Electroplating is the process of plating one metal onto another by electrolysis, most commonly for decorative purposes or to prevent corrosion of a metal. When it comes to electroplating, controlling the thickness of the material is an essential requirement for most applications because the part most often must be an exact size. During the process of electroplating, the thickness of the metal coating is contingent on the length of time the part spends in the solution. There is however, other influences that effect electroplating. The solution, temperature, metals, current, and other factors can all influence electroplating. During the electroplating process, the bath must be calibrated to your particular conditions. The best way to calibrate the bath is through experimenting. This involves finding a piece of metal with comparable contours and shapes. With the experimental piece, test plating will occur under ideal temperature, concentration, and voltage conditions. For quality electroplating, both the reference part and the actual part must be cleaned carefully prior to plating.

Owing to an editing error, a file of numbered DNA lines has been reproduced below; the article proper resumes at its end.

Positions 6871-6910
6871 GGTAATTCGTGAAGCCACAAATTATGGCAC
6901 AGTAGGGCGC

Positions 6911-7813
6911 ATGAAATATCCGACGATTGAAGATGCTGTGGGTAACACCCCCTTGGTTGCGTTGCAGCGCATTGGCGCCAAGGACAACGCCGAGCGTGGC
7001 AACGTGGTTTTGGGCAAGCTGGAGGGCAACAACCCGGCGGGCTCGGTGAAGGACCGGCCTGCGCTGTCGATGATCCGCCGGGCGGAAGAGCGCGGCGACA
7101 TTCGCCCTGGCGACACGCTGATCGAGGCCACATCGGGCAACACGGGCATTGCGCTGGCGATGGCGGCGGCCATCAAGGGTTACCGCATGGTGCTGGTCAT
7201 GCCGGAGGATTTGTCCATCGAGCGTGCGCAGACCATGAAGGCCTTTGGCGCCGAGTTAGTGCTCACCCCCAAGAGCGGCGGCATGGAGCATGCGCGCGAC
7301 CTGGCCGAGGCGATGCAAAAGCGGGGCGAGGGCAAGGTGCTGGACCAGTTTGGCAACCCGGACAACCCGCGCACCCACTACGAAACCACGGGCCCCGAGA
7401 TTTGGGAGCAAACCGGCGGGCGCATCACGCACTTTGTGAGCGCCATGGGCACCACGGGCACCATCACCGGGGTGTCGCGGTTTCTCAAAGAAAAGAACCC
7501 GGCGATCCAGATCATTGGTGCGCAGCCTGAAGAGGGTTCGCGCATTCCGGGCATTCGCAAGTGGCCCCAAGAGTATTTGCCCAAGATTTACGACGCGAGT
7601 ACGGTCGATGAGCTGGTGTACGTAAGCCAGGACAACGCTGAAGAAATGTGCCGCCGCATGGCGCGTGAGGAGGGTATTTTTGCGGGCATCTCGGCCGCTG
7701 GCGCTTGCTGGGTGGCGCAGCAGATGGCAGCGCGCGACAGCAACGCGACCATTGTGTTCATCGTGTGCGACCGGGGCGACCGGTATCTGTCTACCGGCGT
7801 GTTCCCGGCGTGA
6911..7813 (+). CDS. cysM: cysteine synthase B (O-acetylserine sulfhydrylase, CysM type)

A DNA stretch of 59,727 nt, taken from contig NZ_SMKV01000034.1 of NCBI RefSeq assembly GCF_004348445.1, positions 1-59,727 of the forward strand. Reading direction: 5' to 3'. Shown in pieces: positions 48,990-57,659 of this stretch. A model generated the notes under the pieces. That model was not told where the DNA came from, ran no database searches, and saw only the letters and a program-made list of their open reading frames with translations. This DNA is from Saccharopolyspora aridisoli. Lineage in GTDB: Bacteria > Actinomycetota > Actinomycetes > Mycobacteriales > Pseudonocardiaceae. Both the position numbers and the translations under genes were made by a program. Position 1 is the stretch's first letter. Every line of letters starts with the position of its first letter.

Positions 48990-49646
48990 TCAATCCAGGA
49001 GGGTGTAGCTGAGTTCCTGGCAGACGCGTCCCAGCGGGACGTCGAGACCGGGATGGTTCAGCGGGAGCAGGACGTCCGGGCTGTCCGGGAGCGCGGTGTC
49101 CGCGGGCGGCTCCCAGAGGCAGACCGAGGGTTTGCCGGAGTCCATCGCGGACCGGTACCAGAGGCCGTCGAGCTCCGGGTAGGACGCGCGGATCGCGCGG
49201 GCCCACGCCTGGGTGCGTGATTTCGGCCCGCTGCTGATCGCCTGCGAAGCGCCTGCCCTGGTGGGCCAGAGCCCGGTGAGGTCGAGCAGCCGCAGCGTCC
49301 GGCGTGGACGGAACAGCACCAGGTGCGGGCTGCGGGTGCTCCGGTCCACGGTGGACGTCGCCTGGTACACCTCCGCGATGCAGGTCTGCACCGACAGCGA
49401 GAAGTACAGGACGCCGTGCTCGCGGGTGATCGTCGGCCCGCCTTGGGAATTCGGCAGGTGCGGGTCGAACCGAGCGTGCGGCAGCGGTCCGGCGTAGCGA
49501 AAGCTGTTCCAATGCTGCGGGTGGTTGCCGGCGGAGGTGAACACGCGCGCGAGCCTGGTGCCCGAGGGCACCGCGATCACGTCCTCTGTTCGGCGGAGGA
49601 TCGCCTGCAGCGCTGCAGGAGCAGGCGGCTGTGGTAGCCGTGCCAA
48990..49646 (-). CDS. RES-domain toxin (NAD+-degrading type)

Not all metals are as flexible when it comes to plating complex shapes or bearing voltage variances. This is why during electroplating, trial and error on experimental pieces of metal is necessary to find the right conditions for the precise thickness of the desired coatings. The more intricate the piece, the more vital experimenting becomes. At Burton Metal, we have generations of technical experience, proven results and will always provide the best quality metal finishing.